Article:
How to bathe a dog: these 5 essential hacks will make a dog bath easy as pie

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While it may sound straightforward, learning how to bathe a dog is important. To learn how, read this guide! Read more

New dog owners know how stressful it can be to bathe a dog for the first time. While some dogs are more well-behaved than others in the bath, most dogs find the experience stressful.

If your dog is panicking and struggling to get out of the tub, it can easily injure itself. Not only can it be dangerous and leave the dog feeling anxious, but it will also be almost impossible to wash the dog’s skin and coat if you are not bathing them right.

Given that the right bathing techniques will keep your dog’s coat dirt-, fungus-, odor-, and tangle-free, it is imperative to learn how to bathe a dog the right way. Luckily, we are here to help with our three-step method!

Not only will we explain the right way to bathe a dog, but we will also offer tips and tricks you can follow for the best results. So, let’s learn how to get your furry friend’s coat clean and smelling great!

How to Prepare for Your Dog’s Bath
3-Step Method for Bathing a Dog
5 Essential Hacks for Bathing a Dog

How to Prepare for Your Dog’s Bath

dog bath
Dog expecting great time

Before we get into our step-by-step instructions for bathing your canine companion, we will explain how to prepare before you bring your pup to the tub.

This will make the entire process easier and help keep your pup calm. First, decide where you want to bathe your dog and get the water ready. A hard-plastic kiddie pool is an excellent option for bathing your dog outside. A bathtub will work best if you prefer to bathe your dog indoors; however, a clean sink will also work if you have a toy breed or a small puppy.

Assemble the supplies you need, including dog-friendly shampoo that is life-stage appropriate for your dog. Just like human babies, puppies need a milder shampoo than adult and senior dogs. If you need help finding the correct type of shampoo, we recommend reading PetCareRx’s informative guide – How to Choose a Dog Shampoo.

You will need a pitcher or large cup that you can use to wash the shampoo from your dog’s coat. It is also a good idea to have a few dry towels handy. Use towels that you are not overly attached to, as they may get scratched or chewed.

Once you have everything ready, you can fill the tub or kiddie pool with a few inches of water. Ensure the water is lukewarm rather than hot or cold, as this will be far less shocking for your pooch. You do not need to fill the warm water too high, as you will be scooping it up with your pitcher and pouring it over your dog rather than submerging them.

You are now ready to get started!

3-Step Method for Bathing a Dog

1.  Brush Your Dog

Before your dog even steps foot in the water, you need to brush its coat thoroughly. Not only will this help to remove and loosen up tangles, but it will also pull excess hair from the coat.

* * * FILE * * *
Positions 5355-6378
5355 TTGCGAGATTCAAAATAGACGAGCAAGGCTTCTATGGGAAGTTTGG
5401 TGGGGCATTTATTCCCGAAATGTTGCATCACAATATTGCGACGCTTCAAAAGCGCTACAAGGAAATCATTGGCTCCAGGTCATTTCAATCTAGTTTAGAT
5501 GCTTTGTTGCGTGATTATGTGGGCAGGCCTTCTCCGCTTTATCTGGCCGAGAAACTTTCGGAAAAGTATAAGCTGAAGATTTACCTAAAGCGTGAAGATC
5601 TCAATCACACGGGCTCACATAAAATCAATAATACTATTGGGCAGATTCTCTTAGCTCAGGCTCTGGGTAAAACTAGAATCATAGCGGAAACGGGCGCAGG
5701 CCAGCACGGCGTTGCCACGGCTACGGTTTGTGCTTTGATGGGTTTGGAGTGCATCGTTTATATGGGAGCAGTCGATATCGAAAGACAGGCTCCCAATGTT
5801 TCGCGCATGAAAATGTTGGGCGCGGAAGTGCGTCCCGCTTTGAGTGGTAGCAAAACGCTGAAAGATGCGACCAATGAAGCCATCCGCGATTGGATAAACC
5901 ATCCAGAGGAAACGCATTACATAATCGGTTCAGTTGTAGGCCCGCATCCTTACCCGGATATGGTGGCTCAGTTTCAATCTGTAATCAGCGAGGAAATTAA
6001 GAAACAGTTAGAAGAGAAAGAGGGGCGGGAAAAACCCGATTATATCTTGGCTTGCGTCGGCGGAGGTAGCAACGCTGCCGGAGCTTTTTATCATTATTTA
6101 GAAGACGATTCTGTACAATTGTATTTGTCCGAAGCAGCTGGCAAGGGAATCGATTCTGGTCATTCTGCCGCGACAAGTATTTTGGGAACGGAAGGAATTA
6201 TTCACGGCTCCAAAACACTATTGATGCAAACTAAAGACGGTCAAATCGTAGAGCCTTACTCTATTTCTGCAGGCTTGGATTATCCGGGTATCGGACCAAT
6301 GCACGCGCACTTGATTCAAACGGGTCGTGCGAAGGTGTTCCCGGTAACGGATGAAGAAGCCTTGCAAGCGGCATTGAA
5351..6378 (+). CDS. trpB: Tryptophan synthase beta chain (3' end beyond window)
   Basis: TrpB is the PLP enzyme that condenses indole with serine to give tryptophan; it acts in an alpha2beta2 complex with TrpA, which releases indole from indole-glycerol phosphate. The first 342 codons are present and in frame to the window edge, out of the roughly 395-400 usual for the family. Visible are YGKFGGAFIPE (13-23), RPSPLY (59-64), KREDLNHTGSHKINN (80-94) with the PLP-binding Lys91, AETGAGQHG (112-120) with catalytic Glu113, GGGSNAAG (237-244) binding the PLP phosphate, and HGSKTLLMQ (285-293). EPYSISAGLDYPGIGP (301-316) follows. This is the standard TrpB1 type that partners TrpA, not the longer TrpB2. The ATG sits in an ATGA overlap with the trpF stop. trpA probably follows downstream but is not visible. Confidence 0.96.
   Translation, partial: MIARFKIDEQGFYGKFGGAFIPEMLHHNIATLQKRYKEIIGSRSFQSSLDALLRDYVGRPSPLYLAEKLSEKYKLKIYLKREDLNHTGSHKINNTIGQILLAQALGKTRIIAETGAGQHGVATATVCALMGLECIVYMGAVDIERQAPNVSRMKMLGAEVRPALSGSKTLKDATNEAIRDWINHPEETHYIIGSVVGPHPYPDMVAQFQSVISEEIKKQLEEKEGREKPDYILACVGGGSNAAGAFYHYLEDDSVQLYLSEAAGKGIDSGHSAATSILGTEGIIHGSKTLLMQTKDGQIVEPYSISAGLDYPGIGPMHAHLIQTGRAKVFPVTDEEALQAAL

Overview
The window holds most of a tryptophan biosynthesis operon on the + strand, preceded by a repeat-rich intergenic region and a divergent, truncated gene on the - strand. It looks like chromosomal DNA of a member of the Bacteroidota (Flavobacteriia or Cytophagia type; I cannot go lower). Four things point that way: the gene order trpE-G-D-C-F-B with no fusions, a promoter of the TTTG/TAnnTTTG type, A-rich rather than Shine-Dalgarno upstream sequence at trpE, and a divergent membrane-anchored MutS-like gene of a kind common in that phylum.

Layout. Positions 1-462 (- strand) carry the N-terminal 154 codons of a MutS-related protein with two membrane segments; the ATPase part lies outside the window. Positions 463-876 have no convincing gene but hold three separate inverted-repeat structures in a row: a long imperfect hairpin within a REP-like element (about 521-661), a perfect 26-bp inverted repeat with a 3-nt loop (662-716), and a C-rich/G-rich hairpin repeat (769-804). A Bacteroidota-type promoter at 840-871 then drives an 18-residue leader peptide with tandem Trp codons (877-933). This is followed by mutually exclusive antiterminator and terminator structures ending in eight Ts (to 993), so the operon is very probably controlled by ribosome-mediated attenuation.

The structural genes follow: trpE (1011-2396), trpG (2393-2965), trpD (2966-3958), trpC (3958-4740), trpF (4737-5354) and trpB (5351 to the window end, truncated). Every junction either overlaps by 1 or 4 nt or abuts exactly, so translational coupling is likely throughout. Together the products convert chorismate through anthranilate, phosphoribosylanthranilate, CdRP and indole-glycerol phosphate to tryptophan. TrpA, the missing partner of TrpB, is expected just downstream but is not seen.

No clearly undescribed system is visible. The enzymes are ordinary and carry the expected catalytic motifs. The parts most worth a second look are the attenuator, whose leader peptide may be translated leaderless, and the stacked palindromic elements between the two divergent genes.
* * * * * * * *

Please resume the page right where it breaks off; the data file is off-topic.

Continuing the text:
Removing this dead hair from your dog’s coat made it much easier for the shampoo to penetrate down the undercoat and skin level. This will help eliminate those pesky odors that can get trapped within a dog’s coat. It will also help the shampoo clean the surface of the dog’s skin, which will help remove dead skin, trapped bacteria, dirt, and various irritants.

 Brushing and de-tangling the coat before the dog gets into the water will also help shedding. This step is particularly important if you have a long-haired, double-coated breed, like a golden retriever or Nova Scotia duck tolling retriever.

 Make sure you own a high-quality dog brush suitable for your dog’s specific coat type. If you need help choosing the right dog grooming tools for your particular breed, we recommend reading this informative guide from Hartz – Choosing the Right Brush for Your Dog.

2.  Wet and Shampoo the Dog’s Entire Coat

Now it is time to introduce your dog to the water. Rather than dropping your dog into the water, slowly introduce them to the water with plenty of positive reinforcement. Remember, this can be a somewhat intimidating process for a confused and anxious dog, so it is essential to take this step slowly and offer plenty of encouragement.

 Once the dog is in the water, slowly and calmly wet the dog’s entire coat using the lukewarm water in the tub, kiddie pool, or sink. Again, make sure that you double-check that the water is not too hot or cold.

 After the dog’s coat is sufficiently wet, meaning the water has worked its way beneath the outer coat, you can apply the recommended amount of dog-friendly shampoo. Make sure you read the label ahead of time, as it will tell you how much shampoo you should use based on your dog’s weight, coat type, and age.

Using your wet fingers, work the shampoo into the coat from the dog’s neck down to the end of the tail. Ensure you are thorough, as you want to ensure the shampoo can penetrate the coat. At this point, avoid getting shampoo on the dog’s face, particularly around the eyes, mouth, and ears.